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N6LG accident description

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Tail numberN6LG
Accident dateJuly 01, 1993
Aircraft typeDoellefeld RV6A
LocationIndependence, OR
Additional details: None

NTSB description

On July 1, 1993, at approximately 1755 Pacific daylight time(PDT), an experimental Doellefeld RV6A, N6LG, impacted the terrain about one-half mile from Independence Airport, Independence, Oregon. The FAA certificated private pilot, who was the sole occupant of the aircraft, received fatal injuries, and the aircraft was destroyed. The personal pleasure flight, which had departed the same location less than one minute earlier, was in visual meteorological conditions at the time of the accident. The aircraft was not on a filed flight plan, and there was no report of an ELT activation.

According to witnesses and family members, the aircraft, which had been built by the pilot, was on its second flight of the afternoon after receiving its FAA airworthiness inspection earlier that day. The first flight, which lasted about 25 minutes, was reported to have gone well with no significant problems with performance or controllability.

After the first flight, the pilot removed the cowling, checked the aircraft over for condition, and then rested for a while prior to the next flight.

At the beginning of the second flight, which took place about two hours after the first flight had terminated, the pilot taxied onto the runway, and announced over his radio that he was taking off. He started his takeoff roll to the north and then, according to witnesses, the aircraft veered suddenly to the left just prior to liftoff. As the aircraft departed the left side of the runway it became airborne, climbed steeply to about 400 feet above the ground (AGL), and then executed a steep left turn. The aircraft's left turn brought it to a position near the downwind, where it continued in a southerly direction. After flying about two-thirds of the length of the runway, the aircraft banked to the left and descended toward the ground with what appeared to witnesses to be an accelerating airspeed. Just before it impacted the terrain, the aircraft was seen to roll rapidly to near 90 degrees of bank. According to the FAA, impact scars and wreckage distribution show that it impacted the ground right wing down at a pitch angle of greater than 45 degrees nose down. The witnesses said that the aircraft then seemed to cartwheel, ending up inverted, and burst into flames as it slid approximately 300 feet through a field off the south end of the airport.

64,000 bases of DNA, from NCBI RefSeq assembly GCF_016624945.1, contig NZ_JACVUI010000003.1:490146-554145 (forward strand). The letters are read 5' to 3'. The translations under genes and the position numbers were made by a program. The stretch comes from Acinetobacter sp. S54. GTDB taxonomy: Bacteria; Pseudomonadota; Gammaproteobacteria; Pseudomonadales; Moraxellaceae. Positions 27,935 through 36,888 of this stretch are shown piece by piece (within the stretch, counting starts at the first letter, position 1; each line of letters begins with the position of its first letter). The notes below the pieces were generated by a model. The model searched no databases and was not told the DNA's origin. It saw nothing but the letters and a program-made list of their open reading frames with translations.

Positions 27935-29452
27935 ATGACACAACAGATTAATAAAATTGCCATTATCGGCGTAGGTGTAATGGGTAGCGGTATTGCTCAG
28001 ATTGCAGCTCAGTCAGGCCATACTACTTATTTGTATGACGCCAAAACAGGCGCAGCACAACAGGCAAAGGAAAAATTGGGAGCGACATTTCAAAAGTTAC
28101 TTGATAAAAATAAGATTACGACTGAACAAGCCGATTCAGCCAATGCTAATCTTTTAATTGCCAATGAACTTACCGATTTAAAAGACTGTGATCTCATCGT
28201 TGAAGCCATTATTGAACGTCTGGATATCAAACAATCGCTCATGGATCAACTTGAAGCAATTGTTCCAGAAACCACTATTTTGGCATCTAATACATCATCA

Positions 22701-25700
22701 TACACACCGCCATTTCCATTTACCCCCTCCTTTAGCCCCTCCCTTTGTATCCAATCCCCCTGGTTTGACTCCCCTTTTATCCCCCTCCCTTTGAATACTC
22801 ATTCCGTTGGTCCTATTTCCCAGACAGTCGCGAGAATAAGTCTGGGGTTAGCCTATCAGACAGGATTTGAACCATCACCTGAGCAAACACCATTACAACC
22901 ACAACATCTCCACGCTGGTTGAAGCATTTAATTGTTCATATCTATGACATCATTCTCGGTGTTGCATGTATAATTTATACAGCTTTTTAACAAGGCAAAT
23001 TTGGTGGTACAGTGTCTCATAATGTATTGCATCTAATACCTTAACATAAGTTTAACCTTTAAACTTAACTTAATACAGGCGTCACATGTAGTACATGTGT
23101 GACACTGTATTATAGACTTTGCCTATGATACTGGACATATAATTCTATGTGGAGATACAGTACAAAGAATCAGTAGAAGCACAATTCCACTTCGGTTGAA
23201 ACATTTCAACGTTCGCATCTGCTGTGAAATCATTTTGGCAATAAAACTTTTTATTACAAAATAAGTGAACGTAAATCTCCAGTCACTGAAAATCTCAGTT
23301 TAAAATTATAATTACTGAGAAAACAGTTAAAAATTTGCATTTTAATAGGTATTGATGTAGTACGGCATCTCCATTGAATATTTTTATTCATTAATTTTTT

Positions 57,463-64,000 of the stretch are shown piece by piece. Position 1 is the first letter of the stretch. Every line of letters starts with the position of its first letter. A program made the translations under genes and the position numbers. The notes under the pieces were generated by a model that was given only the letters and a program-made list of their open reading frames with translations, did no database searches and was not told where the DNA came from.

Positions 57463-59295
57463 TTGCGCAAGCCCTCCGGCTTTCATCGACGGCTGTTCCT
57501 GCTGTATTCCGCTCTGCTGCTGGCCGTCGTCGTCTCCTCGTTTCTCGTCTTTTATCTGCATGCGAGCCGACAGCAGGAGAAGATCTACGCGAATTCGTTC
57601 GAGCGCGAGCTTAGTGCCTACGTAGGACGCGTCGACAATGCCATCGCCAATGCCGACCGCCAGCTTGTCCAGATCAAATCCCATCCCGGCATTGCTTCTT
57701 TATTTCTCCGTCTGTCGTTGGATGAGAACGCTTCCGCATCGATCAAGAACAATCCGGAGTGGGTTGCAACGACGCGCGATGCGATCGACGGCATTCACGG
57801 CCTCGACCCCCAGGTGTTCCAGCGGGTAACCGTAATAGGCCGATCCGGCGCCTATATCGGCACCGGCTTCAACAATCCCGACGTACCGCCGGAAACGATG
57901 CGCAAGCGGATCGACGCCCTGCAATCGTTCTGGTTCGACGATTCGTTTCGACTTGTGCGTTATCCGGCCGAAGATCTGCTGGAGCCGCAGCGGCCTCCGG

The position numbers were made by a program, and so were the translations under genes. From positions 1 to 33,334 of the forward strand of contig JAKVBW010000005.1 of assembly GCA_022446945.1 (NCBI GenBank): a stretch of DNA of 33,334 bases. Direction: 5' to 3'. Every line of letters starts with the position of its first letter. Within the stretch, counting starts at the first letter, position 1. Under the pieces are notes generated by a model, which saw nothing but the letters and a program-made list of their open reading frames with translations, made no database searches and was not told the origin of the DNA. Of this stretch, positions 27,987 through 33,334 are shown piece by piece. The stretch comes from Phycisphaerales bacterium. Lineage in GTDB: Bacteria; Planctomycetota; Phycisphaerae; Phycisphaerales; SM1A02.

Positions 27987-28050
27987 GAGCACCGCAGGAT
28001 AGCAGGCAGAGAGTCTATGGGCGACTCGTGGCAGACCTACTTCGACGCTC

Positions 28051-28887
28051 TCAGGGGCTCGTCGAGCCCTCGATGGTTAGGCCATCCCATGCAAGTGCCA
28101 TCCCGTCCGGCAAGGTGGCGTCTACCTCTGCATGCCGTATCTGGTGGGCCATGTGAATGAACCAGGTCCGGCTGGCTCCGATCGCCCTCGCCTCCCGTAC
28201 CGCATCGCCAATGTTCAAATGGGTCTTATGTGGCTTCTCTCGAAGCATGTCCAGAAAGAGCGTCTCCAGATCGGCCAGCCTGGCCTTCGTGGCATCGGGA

During the time that the aircraft was airborne, the witnesses did not notice any of the precise and distinct flight control movements that had been observed during the earlier flight. Instead, according to the witnesses, it appeared that the aircraft was not under complete positive control as it climbed, and then descended into the ground. Witnesses on the ground, and also in a chase aircraft in the air, reported that from the time the aircraft lifted off until it impacted the ground, they saw no movement from the pilot of the RV6. The pilot of a chase plane, who had radio contact with the RV6A pilot prior to the takeoff, also said that he did not receive any response when he attempted several times to communicate with the RV6A pilot after the aircraft lifted off.

A forensic toxicology examination, which was completed by the FAA Toxicology and Accident Research Laboratory, did not detect any Carboxyhemoglobin, Cyanide or Ethanol in the specimens. A positive indication of 15.900 (ug/ml, ug/g) Salicylate was detected in the urine.

An inspection of the wreckage by the FAA, with assistance from the designer of the prototype aircraft, did not reveal any pre- impact malfunctions, anomalies or manufacturing defects. A pair of locking pliers were found in the wreckage of the fuselage, but there was no evidence, either on the pliers or the airframe, which indicated that these had in any way interfered with the control of the aircraft.

(c) 2009-2011 Lee C. Baker. For informational purposes only.